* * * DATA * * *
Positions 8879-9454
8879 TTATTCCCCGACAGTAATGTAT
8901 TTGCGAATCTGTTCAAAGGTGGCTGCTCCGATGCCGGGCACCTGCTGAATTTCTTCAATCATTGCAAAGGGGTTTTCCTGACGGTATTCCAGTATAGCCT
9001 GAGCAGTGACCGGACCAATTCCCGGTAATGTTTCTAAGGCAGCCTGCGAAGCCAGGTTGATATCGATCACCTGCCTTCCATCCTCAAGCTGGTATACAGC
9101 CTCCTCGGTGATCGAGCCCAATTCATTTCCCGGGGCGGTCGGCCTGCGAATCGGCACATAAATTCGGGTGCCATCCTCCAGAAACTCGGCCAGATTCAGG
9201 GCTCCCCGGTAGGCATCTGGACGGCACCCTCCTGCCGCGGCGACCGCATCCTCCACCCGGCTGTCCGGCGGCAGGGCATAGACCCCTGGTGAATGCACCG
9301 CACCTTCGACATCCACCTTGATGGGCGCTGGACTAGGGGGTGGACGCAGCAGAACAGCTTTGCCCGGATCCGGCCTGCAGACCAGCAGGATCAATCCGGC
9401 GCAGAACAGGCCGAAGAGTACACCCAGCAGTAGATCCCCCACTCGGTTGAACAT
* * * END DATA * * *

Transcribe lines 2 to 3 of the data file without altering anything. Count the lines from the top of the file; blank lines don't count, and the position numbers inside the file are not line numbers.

8879 TTATTCCCCGACAGTAATGTAT
8901 TTGCGAATCTGTTCAAAGGTGGCTGCTCCGATGCCGGGCACCTGCTGAATTTCTTCAATCATTGCAAAGGGGTTTTCCTGACGGTATTCCAGTATAGCCT